The Abbey Newsletter

Volume 9, Number 7
Dec 1985


Letters

To the Editor:

I write through you to thank Ms. Pamela Darling (AN 9/6 97) for the wonderfully lucid distinction which she drew between preservation and conservation. One leaves this article with a clear sense of the pros and cons of using the correct word for the right context.

Thank you.
Seriously yours,

Don Guyot

The Evils of the Hollow Tube and Concertina Guard

To the Editor:

I recently realized that the hollow tube and concertina guard are still widely and indiscriminately applied in book conservation work. I would like to offer my biased view of these biased practices.

Book conservators can be biased. They try to be considerate, flexible and balanced and have an understanding of the problems, but frequently they are biased. Such bias can be a natural result of particularized training and the book conservator's inclination to conventionalize methods to better achieve a highly skillful standard of work. I think the present use of the hollow tube and concertina guard in book conservation is arbitrary and biased.

An admirable and unbiased notion in book conservation is that there are historical models, both exemplary and deficient, that reveal the comparative permanence and durabilities that can be provided in bookbindings. Douglas Cockerell used this idea and so has Chris Clarkson. Considering the hollow tube, it is evident that it is not present in the exemplary models that come to mind: rigid boarded, supported sewn laced construction (of the wooden boarded period); supported sewn, laced case construction (one-piece limp vellum or paper covers); lapped component paper cover, case construction (late 18th century German); and archival long stitch, mechanical tight back (early archival binding). However, the tube is present in deficient models that have not lasted well, including tight-joint, supported sewn, leather covered work (trade and library binding from the last half of the 19th century and early 20th century).

What does a hollow tube do? It does not reinforce cover-to-text attachment; it attaches the spine to the back. It does not ease opening; it involves extra linings. Instead it was intended historically to allow decoration and false banding that would be impractical with spine leather tight to the beck. Its worst effect applied to conservation book work is the sabotage of case construction cover-to-text attachment, which naturally wants to operate between the joint crease of the cover and the seat of the shoulder of the text. Here relatively small distances make a great difference and even with tight joint, laced work the elimination of a tube eases the opening.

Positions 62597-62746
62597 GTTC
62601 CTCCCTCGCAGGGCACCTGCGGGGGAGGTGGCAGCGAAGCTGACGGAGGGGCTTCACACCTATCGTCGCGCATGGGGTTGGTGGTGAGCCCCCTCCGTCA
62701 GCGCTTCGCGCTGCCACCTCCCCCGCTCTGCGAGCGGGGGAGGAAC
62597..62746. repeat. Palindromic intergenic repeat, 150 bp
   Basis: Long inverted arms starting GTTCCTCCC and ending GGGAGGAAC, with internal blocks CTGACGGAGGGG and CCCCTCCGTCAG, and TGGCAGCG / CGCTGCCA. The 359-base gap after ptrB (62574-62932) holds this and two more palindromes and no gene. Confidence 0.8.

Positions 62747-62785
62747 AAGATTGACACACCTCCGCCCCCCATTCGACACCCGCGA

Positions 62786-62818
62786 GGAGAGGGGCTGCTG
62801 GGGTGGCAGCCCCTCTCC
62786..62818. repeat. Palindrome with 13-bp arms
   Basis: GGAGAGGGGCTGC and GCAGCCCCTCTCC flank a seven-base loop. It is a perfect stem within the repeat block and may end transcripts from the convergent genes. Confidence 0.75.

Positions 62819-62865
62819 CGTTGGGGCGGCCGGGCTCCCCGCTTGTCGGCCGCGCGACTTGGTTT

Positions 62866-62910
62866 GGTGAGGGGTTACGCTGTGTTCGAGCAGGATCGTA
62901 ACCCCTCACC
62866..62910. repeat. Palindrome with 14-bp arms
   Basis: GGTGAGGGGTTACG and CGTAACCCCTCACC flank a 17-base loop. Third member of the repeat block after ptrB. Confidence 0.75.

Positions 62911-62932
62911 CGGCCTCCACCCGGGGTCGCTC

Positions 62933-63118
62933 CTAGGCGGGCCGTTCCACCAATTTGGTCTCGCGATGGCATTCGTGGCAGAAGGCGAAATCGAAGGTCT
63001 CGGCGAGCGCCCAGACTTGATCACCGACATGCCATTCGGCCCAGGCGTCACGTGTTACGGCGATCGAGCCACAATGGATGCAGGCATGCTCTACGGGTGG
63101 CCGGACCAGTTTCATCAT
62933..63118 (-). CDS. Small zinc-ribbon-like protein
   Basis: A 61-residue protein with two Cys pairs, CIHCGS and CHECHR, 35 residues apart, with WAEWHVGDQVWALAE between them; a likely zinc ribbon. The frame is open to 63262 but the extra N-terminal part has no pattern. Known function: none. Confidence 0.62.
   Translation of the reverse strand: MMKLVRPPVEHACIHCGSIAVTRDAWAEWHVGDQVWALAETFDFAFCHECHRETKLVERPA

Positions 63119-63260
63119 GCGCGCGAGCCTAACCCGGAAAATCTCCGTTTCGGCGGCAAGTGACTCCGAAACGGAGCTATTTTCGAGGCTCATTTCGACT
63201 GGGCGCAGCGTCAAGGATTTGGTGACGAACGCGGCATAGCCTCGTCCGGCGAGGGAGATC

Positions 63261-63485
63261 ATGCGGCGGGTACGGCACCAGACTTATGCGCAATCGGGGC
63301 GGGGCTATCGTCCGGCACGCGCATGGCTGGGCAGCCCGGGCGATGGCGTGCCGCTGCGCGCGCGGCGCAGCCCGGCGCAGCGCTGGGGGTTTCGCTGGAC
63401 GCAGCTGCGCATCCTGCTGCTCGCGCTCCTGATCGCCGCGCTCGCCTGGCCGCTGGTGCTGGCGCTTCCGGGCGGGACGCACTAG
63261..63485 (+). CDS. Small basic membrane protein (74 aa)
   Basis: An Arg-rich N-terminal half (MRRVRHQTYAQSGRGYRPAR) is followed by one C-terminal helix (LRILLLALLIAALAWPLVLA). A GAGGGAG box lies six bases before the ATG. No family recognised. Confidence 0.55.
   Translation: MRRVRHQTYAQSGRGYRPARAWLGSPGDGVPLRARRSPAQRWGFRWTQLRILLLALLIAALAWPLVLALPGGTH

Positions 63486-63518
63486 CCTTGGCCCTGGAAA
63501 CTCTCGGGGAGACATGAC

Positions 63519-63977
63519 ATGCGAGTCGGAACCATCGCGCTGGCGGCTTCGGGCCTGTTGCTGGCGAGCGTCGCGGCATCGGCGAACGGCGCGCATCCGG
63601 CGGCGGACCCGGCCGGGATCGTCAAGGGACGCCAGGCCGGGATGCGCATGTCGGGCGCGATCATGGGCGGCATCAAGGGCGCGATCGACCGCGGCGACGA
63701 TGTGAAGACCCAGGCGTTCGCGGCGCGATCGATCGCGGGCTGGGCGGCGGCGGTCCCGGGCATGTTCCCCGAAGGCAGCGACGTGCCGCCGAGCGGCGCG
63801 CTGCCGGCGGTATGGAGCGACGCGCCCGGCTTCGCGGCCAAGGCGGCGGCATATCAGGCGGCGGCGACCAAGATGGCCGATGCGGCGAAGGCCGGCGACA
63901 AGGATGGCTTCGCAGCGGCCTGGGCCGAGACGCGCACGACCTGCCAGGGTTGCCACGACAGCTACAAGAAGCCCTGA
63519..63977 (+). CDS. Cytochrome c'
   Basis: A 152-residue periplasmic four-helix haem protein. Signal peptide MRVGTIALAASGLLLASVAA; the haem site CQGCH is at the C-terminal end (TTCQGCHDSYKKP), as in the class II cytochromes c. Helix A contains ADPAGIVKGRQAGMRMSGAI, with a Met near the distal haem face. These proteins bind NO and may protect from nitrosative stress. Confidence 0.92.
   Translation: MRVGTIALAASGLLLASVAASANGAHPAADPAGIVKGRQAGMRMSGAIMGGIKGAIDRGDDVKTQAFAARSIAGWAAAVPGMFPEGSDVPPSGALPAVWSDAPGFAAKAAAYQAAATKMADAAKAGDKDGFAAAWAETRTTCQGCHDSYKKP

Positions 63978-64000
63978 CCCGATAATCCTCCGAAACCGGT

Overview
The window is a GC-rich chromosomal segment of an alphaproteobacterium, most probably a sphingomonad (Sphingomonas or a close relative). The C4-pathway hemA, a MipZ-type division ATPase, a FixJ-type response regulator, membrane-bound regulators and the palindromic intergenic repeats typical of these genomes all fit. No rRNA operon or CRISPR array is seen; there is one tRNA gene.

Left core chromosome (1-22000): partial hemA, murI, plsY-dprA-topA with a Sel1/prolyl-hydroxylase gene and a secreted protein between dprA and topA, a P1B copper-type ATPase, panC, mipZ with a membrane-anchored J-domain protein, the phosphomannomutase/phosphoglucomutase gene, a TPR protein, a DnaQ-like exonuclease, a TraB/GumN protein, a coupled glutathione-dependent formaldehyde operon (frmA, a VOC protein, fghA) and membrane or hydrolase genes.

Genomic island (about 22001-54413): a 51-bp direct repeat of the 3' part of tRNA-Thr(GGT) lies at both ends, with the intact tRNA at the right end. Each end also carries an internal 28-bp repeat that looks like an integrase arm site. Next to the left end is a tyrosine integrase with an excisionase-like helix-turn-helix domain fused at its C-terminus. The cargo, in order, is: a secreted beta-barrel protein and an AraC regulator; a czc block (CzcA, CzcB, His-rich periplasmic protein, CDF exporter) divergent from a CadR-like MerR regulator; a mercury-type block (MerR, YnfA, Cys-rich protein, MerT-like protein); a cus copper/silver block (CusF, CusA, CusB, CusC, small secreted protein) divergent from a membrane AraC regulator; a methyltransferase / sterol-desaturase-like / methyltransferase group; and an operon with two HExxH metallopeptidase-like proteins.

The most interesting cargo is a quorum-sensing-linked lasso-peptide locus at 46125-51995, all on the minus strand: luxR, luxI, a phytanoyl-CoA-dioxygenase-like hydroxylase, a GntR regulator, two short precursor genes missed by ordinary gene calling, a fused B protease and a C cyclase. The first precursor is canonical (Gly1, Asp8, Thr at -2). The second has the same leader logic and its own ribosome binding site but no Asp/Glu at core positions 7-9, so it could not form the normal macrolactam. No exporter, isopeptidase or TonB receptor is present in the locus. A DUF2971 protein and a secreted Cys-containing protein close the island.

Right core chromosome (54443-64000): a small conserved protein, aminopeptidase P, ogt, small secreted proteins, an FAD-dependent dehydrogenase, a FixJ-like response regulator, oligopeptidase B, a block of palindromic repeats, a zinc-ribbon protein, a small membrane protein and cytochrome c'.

If you must use a tube in bock conservation practice, the right, practical and moral way is to make a "Mexican" tube. This ingenious method wraps the tube around the shoulders to fold back at the position of the seat of the shoulders. As Ellen McCrady has pointed out, this modified tube is particularly useful for reattachment of wrapper covers (as in "paperbacks") to prevent flexing of the titled spine. Otherwise the use of hollow tubes in book conservation is wrong, impractical and evil.

On the other hand, the use of a continuously pleated concertina guard in book conservation work is supposed to be exemplary and angelic. Just the opposite can be true. Where it is used with weakened text papers the sections will quickly tear their sewing stations and saw themselves loose. I have had it happen before the rebinding could he returned to the shelves. (Reversibility, too, can be an evil in book conservation work.)

What is a concertina guard? the concertina guard is a valley fold seated form of the meeting guard. Its purpose is not to isolate the kozo mended back folds from adhesive or, thoughtfully, to save the hypothetical, 23rd century book conservator five minutes of work. These are silly rationalizations for its use. The purpose of the concertina guard is to induce an even book shape and shoulders and full, deep gutter openings when using rigid-board, supported sewn laced construction rebinding with full transmission of board leverage. It is particularly useful with vellum texts where sewing stations are strong and where contact of adhesive with the folds should be avoided. However, when rebinding paper texts, particularly later, weakened book papers, it is impractical and damaging to use a concertina guard. In this work every available method for support of the text and section-to-section attachment must be used, including paste consolidation of the back and pounded-in kozo back lining to provide an adhesive felt of fibers.

The use of a concertina guard does not automatically make a conservation binding." in fact, with weakened papers the concertina should not be specified as it is unneeded and potentially damaging. in the future at least, nonstable and nondurable binding will not be considered "conservation binding."

Gary Frost

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